Better N, Karthikeyan G, Vitola J, Fatima A, Peix A, Novak MD, et al. Performance of rest myocardial perfusion imaging in the management of acute chest pain in the emergency room in developing nations (PREMIER trial). J Nucl Cardiol 2012;19:1146-53.CrossRefGoogle Scholar
  2. 2.
    Pennell DJ, Rahman SL. Cardiac stress. In: Ell PJ, Gambhir SS, editors. Nuclear medicine in clinical diagnosis and treatment. 3rd ed. London: Churchill Livingstone; 2004. p. 1093-104.Google Scholar
  3. 3.
    Wackers FJT. Myocardial perfusion imaging. In: Sandler MP, Coleman RE, Patton JA, Wackers FJT, Gottschalk A, editors. Diagnostic nuclear medicine 4th edn. Connecticut: Lippincott, Williams & Wilkins, 2002;273-319Google Scholar
  4. 4.
    Burrell S, MacDonald A. Artifacts and pitfalls in myocardial perfusion imaging. J Nucl Med Technol 2006;34:193-211; quiz 2-4.Google Scholar
  5. 5.
    Henzlova MJ, Duvall WL, Einstein AJ, Travin MI, Verberne HJ. ASNC imaging guidelines for SPECT nuclear cardiology procedures: Stress, protocols, and tracers. J Nucl Cardiol 2016;23:606-39.CrossRefGoogle Scholar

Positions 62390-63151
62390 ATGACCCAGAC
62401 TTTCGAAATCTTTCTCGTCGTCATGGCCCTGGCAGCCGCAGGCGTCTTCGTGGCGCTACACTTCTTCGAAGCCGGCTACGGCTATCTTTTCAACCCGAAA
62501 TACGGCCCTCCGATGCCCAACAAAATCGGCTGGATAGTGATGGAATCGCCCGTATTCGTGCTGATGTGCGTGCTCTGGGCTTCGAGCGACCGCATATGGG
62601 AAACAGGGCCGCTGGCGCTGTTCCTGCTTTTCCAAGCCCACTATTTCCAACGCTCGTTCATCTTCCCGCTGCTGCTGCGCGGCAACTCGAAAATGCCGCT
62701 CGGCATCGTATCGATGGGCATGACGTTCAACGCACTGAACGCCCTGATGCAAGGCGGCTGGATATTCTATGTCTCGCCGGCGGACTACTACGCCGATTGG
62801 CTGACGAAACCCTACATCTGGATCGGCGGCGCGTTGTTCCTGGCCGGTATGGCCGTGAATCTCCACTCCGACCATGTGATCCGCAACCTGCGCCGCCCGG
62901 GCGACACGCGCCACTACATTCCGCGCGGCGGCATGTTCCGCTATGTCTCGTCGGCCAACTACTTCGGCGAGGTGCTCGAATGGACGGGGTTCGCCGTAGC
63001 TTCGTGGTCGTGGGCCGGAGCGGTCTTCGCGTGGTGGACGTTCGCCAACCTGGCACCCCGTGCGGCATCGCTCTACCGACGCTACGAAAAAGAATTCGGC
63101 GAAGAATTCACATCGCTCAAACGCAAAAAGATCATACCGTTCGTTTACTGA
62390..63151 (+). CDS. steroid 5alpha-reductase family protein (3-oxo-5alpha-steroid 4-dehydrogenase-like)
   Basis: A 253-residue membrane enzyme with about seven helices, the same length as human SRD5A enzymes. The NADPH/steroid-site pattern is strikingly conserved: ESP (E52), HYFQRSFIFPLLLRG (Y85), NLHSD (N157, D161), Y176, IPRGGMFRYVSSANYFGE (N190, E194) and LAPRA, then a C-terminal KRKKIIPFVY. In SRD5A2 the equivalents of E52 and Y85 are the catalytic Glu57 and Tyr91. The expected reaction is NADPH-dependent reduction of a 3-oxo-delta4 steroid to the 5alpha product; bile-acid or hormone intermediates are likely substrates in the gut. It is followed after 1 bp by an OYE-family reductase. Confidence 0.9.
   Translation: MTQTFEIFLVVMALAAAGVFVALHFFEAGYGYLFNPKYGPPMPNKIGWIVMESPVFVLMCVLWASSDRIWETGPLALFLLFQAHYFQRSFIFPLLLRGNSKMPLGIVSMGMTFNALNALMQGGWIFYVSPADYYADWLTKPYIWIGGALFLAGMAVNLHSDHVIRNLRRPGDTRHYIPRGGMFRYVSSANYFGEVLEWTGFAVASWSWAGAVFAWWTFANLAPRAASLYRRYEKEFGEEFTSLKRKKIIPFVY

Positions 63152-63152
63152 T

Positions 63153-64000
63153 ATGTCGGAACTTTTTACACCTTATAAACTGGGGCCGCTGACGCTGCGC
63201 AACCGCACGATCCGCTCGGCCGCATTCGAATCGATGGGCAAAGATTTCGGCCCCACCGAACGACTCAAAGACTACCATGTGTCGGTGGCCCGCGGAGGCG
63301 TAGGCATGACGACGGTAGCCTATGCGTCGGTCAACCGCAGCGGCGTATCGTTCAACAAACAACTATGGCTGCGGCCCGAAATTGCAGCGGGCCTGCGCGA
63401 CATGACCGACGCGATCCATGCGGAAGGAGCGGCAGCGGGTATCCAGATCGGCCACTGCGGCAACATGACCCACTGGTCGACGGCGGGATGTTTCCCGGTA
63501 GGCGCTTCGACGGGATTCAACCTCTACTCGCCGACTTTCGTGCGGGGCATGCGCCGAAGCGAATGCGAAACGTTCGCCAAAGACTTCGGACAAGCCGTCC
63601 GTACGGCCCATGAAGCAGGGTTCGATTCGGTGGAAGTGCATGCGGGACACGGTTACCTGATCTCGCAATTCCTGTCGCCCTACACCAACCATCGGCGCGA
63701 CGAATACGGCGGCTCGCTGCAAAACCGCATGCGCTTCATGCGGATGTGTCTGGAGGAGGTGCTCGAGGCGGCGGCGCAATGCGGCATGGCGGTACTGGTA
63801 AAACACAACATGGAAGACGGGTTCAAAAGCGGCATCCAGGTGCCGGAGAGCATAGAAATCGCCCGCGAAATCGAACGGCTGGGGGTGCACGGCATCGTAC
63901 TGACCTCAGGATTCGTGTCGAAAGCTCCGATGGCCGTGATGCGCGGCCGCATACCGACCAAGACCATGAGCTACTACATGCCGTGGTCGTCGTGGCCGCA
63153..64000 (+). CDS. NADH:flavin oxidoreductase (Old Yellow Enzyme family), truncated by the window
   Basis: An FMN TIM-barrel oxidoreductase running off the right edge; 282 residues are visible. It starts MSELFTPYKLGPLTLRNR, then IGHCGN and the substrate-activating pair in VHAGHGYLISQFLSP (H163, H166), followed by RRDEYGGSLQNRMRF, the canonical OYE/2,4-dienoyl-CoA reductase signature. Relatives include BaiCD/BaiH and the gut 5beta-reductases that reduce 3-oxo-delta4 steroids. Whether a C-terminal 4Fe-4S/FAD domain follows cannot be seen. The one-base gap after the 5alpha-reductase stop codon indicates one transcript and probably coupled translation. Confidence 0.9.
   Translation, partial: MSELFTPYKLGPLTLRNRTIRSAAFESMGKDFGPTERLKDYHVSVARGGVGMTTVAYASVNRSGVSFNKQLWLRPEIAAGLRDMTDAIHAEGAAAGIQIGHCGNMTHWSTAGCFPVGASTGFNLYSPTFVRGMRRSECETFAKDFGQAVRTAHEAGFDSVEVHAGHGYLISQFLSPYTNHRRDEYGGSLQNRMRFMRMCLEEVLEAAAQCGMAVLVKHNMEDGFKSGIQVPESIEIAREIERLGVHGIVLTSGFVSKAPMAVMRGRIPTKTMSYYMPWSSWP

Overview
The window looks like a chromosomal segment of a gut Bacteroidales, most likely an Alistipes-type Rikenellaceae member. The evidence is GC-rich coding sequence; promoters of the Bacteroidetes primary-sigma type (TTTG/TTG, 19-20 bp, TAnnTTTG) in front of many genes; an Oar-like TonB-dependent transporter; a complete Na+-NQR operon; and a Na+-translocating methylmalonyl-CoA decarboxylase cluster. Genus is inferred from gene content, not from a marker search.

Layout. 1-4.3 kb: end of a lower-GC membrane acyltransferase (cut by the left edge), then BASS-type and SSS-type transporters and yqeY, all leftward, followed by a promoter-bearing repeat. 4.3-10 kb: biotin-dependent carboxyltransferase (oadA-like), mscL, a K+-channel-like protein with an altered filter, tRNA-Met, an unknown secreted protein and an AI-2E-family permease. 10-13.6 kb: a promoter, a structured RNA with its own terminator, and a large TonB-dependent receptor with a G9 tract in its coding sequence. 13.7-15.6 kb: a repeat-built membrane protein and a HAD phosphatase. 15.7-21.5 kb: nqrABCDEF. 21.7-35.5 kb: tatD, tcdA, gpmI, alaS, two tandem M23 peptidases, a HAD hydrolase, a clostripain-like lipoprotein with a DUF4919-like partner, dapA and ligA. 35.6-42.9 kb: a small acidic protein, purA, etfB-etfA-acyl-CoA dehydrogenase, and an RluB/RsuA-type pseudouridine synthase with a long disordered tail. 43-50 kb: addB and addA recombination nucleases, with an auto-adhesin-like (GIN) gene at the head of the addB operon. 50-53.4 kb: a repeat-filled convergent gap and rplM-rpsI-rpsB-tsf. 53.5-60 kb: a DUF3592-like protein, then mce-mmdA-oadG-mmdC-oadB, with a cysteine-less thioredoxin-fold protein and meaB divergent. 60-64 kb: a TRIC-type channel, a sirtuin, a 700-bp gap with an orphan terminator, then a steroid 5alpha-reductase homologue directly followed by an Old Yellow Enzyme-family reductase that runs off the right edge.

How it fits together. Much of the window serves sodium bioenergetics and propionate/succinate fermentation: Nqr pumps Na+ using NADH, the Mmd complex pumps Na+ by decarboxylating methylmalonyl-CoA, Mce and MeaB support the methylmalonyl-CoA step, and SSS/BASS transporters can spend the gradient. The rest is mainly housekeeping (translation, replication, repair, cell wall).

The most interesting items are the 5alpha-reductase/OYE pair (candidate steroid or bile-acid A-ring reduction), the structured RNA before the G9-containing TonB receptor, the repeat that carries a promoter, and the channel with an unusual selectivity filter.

6. 6.
    Better N, Hicks RJ. Infarct-avid imaging and myocardial perfusion scintigraphy techniques using single-photon radiotracers. In: Ell PJ, Gambhir SS, editors. Nuclear medicine in clinical diagnosis and treatment. 3rd ed. London: Churchill Livingstone; 2004. p. 1047-70.Google Scholar
  7. 7.
    Peace RA, Lloyd JJ. The effect of imaging time, radiopharmaceutical, full fat milk and water on interfering extra-cardiac activity in myocardial perfusion single photon emission computed tomography. Nucl Med Commun 2005;26:17-24.CrossRefGoogle Scholar
  8. 8.
    Malhotra G, Upadhye TS, Nabar A, Asopa RV, Nayak UN, Rajan MG. Can carbonated lime drink intake prior to myocardial perfusion imaging with Tc-99m MIBI reduce the extracardiac activity that degrades the image quality and leads to fallacies in interpretation? Clin Nucl Med 2010;35:160-4.CrossRefGoogle Scholar
  9. 9.
    Boz A, Yildiz A, Gungor F, Karayalcin B, Erkilic M. The volume effect of the stomach on intestinal activity on same-day exercise–rest Tc-99m tetrofosmin myocardial imaging. Clin Nucl Med 2001;26:622-5.CrossRefGoogle Scholar
  10. 10.
    Vorster M, Sathekge MM, Rheeder P. Erythromycin as an alternative to reduce interfering extra-cardiac activity in myocardial perfusion imaging. Cardiovasc J Afr 2010;21:142-7.Google Scholar
  11. 11.
    Purbhoo K, Vangu MD. Efficacy of full-fat milk and diluted lemon juice in reducing infra-cardiac activity of (99m)Tc sestamibi during myocardial perfusion imaging. Cardiovasc J Afr 2015;26:171-6.CrossRefGoogle Scholar
  12. 12.
    Paumgartner G, Beuers U. Ursodeoxycholic acid in cholestatic liver disease: mechanisms of action and therapeutic use revisited. Hepatology 2002;36:525-31.CrossRefGoogle Scholar